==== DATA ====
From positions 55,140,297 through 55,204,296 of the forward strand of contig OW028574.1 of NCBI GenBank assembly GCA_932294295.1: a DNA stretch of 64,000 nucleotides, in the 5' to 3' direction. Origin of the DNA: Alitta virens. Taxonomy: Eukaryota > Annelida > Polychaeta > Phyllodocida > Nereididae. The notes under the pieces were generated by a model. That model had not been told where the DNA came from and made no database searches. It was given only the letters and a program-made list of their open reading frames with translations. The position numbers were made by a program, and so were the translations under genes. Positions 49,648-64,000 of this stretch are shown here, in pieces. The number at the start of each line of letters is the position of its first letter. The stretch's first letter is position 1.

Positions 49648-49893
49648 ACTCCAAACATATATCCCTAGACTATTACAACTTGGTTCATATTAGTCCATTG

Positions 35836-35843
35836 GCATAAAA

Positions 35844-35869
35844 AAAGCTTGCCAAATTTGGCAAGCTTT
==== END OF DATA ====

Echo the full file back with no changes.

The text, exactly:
From positions 55,140,297 through 55,204,296 of the forward strand of contig OW028574.1 of NCBI GenBank assembly GCA_932294295.1: a DNA stretch of 64,000 nucleotides, in the 5' to 3' direction. Origin of the DNA: Alitta virens. Taxonomy: Eukaryota > Annelida > Polychaeta > Phyllodocida > Nereididae. The notes under the pieces were generated by a model. That model had not been told where the DNA came from and made no database searches. It was given only the letters and a program-made list of their open reading frames with translations. The position numbers were made by a program, and so were the translations under genes. Positions 49,648-64,000 of this stretch are shown here, in pieces. The number at the start of each line of letters is the position of its first letter. The stretch's first letter is position 1.

Positions 49648-49893
49648 ACTCCAAACATATATCCCTAGACTATTACAACTTGGTTCATATTAGTCCATTG

Positions 35836-35843
35836 GCATAAAA

Positions 35844-35869
35844 AAAGCTTGCCAAATTTGGCAAGCTTT